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I’ve been having some major self-hate lately regarding my size. I was doing really well, trying to stay body positive, but the last week or so have been really hard. I’m the heaviest I’ve ever been in my life. Clothes are a challenge, I get winded all too easily, sexy-times aren’t so fun anymore, and I’ve convinced myself that I’m probably going to have a heart attack any minute now. I’m super anxious and terrified and unhappy about it. Weight loss has been a life-long struggle for me and I don’t know if it’s something I can do alone. I need help. I’m going to make a doctor’s appointment to come up with a plan, but it’s so scary. I am terrified they are going to berate me and tell me I already have diabetes or something. I don’t want to turn into my father.
While I try to love myself for what and who I am, I’m afraid what I am will eventually kill me.
We all have days where we look cute. Today was one of my days. I work part time at Torrid, it’s simply a way for me to build my wardrobe. I bought this shirt in two colors, black and white. It is by far my favorite top this season.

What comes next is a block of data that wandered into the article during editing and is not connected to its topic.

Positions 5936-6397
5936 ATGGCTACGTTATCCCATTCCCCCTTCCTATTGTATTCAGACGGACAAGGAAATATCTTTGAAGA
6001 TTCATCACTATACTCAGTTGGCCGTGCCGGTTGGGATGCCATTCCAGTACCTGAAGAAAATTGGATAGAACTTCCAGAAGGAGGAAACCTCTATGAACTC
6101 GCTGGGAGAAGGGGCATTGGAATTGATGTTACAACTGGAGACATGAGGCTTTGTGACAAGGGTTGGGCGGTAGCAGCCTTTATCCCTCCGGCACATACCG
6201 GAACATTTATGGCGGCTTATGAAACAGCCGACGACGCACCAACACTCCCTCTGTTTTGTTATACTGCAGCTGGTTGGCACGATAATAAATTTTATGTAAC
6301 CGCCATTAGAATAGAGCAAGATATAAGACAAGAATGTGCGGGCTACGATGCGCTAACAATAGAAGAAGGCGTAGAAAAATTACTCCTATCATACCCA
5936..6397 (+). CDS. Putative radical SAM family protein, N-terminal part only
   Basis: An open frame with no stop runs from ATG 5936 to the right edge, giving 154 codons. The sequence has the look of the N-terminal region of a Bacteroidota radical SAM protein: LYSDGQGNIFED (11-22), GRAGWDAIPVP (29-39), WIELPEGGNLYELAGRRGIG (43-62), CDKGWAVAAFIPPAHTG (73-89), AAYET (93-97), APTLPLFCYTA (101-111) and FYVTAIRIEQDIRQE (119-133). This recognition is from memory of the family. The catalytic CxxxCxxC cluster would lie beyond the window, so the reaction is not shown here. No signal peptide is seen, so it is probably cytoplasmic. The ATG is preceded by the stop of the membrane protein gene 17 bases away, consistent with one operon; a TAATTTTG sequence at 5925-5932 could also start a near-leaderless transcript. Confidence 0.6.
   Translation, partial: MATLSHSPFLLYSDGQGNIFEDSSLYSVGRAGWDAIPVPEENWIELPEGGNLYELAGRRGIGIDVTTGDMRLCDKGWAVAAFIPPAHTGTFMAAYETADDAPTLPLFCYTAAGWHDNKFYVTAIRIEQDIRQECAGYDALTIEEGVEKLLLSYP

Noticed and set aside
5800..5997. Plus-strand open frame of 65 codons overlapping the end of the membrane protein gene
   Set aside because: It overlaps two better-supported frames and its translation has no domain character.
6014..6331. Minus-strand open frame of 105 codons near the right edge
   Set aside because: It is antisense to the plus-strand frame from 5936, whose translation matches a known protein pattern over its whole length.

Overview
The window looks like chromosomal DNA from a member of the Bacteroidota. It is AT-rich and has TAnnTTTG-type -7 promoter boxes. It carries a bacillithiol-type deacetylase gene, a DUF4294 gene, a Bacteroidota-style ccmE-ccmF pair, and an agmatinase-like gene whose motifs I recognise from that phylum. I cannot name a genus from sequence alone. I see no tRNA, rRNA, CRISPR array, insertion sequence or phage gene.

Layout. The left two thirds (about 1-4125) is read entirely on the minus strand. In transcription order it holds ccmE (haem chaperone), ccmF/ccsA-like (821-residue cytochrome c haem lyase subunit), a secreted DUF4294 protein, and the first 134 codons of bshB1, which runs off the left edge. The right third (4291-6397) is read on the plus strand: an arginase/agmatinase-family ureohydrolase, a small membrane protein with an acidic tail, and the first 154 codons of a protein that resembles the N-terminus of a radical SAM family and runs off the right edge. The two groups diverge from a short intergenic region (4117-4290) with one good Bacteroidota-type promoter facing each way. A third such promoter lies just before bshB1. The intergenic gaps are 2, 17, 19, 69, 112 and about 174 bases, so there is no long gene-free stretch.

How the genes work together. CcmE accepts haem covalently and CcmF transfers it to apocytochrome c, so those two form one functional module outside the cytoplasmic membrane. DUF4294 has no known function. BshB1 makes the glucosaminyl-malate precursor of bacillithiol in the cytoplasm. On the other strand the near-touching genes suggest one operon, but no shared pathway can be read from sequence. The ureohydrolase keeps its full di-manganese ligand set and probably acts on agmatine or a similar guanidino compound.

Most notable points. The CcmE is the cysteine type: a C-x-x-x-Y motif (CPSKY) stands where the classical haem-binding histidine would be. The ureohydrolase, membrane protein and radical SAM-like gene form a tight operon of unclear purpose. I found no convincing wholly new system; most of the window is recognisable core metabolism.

This is my college bestie. She’s super rad.
And that outfit is adorable, Nina!
I had a Sherlock and Doug crossover dream last night. And yes, by Doug I mean
Tell me more.
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I did a little thrifting after work and found this lovely skirt. (I know, I’m wearing pink! A pastel! Who am I?!) I wanted to toughen it up a little and added the moto jacket. Can’t tell if it’s cute, stupid, or costume-y.
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Spring is here (though you wouldn’t know it because it’s snowing in frakking April, but I’ll get over it) and that means it’s time for a wardrobe shift. Well, eventually it will be.
I get a little nervous about dressing myself in the spring and summer because there is this bizzaro expectation to show more skin because it’s nice out. And I’m not hatin’ on those crop tops, skater skirts, shorts, and tanks that you lovely people wear so well. Those just aren’t how my rolls roll, you know what I mean? I don’t feel good in things like that. Skin touching itself and sweat and ick. In the fall/winter, I wear dresses above my knees with leggings or tights, but in the summer that won’t do.
So, I’m looking for some suggestions on spring/summer looks that are still cool and fashionable, but are a little more modest. (Also, I hate saying “modest” because I think it sounds like this is a religious thing, which it isn’t.)